November 19, 2018, 05:32 PM
Reply #203
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Here are some old photos that were once available on the forum.
I know that humbert, Daniil, aa1234779 and some users on the forum are looking at them.


Those ones were taken in December 2015 in the 18th arrondissement...












And those ones were taken on August, 10 2016 in the 1st arrondissement





























November 24, 2018, 06:09 PM
Reply #204
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Note that this conference was updated with new photos: http://www.nomaher.com/forum/index.php?topic=2283.msg17240#msg17240

November 28, 2018, 05:07 AM
Reply #205
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I hope that humbert, usman and shadow.97 are fine.
Today I'm in Lyon and it's a bit cold.
https://ibb.co/CmnWZgz

November 29, 2018, 09:17 PM
Reply #206
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I hope that humbert, usman and shadow.97 are fine.
Today I'm in Lyon and it's a bit cold.

I'm fine. A little cooler than usual here but OK. In fact, I'd give anything to live in a place where I would never again have to use air conditioning. I've had the misfortune of living in warm climates most of my life.

Incidentally, I would absolutely love to be able to buy that small car you took a picture of. Sadly it's not available for sale here. Most of these Americans prefer these huge pick up trucks or SUV's, especially here in Texas.

December 10, 2018, 01:29 PM
Reply #207
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I'm fine. A little cooler than usual here but OK. In fact, I'd give anything to live in a place where I would never again have to use air conditioning. I've had the misfortune of living in warm climates most of my life.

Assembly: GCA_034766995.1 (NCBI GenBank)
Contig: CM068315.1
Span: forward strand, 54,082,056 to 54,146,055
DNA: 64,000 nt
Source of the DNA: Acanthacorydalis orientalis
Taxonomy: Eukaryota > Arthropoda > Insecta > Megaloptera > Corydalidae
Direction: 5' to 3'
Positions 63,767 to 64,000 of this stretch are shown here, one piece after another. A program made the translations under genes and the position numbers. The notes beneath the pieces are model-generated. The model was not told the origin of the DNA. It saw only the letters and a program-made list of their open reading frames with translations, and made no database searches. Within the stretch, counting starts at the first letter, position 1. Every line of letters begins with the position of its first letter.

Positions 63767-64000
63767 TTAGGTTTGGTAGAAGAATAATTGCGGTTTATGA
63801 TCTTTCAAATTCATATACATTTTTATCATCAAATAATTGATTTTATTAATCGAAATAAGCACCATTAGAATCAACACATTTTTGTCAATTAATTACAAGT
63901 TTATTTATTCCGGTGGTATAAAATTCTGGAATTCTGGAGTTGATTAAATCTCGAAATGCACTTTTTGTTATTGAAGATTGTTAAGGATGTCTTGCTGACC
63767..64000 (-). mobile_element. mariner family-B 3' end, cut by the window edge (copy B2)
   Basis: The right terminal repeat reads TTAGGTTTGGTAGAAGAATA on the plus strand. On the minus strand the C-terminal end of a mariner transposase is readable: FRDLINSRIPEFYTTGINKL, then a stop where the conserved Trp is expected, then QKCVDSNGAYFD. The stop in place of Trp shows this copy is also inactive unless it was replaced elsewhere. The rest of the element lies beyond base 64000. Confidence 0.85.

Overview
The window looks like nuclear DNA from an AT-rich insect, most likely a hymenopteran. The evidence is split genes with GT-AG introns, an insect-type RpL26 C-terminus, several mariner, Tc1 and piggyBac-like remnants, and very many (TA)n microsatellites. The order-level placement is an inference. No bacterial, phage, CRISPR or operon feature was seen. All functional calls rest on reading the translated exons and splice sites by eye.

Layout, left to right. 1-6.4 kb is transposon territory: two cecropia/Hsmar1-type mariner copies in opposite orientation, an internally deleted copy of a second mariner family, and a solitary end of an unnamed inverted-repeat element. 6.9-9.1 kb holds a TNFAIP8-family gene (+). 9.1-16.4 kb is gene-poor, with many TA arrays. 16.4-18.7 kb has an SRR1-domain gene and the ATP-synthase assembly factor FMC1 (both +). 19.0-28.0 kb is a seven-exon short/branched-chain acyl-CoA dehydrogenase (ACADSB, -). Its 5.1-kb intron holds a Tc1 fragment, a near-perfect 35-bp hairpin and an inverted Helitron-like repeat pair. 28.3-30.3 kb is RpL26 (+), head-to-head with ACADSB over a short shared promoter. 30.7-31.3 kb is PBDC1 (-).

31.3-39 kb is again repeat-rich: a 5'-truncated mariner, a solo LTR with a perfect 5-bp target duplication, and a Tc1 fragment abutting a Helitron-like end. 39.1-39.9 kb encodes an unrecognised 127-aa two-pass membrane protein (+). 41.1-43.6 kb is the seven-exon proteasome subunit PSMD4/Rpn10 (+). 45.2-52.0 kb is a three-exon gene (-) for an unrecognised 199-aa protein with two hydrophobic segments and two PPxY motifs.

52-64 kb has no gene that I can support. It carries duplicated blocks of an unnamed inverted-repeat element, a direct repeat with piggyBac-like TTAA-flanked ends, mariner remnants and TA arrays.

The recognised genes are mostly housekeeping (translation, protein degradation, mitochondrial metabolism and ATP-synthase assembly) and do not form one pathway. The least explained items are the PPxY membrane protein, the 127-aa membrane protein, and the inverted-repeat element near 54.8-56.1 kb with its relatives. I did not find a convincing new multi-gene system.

Incidentally, I would absolutely love to be able to buy that small car you took a picture of. Sadly it's not available for sale here. Most of these Americans prefer these huge pick up trucks or SUV's, especially here in Texas.
So you are like me, you don't like when it's cold and you don't like when it's too hot either. Then Paris or Saint Etienne are not for you, there is a cold and damp climate in winter, and more and more often there are heatwaves in summer. But maybe you should insulate your house and make it home energy-efficient. In France there are subsidies for thermal insulation work, it's probably the case in the US with a President who cares about its citizen and the environment. For example you need to have stores or shutters that you can close when it's hot.


Now we are going to examine the photo below. And no, It's not the roundabout of happiness in Raqqa.
Actually, This evening, I took this photo, near the commercial center of Monthieu, in Saint Etienne. It closed on Saturday, when the shopkeepers saw a pack of Barbarians with yellow jackets heading towards them. We don't know where these people with yellow vests come from, and apparently some of them are sleeping on this roundabout to defend their ideas, even if temperatures will go below 0ºC this night. Maybe they come from Sweden or Russia, they are not afraid of the cold.
Currently, they are probably eating some saucisson and drinking some mulled wine. And they are waiting some brave people, some leaders like you humbert, to carry through the political revolution and build a more equitable world. And yet, should the leaders of the forum meet them, and I'm thinking about shadow.97, Vasudev, akaubee, shhnedo, iih or Maher, I'm afraid it would result in a cultural shock.
I'm wondering whether aa1234779 is laughing after reading this, or if he finds this pathetic. I don't know myself what to think about the situation.



https://www.youtube.com/watch?v=D4r9AWRsVxE

December 10, 2018, 10:41 PM
Reply #208
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So you are like me, you don't like when it's cold and you don't like when it's too hot either. Then Paris or Saint Etienne are not for you, there is a cold and damp climate in winter, and more and more often there are heatwaves in summer. But maybe you should insulate your house and make it home energy-efficient. In France there are subsidies for thermal insulation work, it's probably the case in the US with a President who cares about its citizen and the environment. For example you need to have stores or shutters that you can close when it's hot.

I don't mind the cold, in fact I actually like it. What I can't take is the detestable heat. Unfortunately I've been cursed with having to live in hot climates all my life. I would love to move to Canada if it were possible.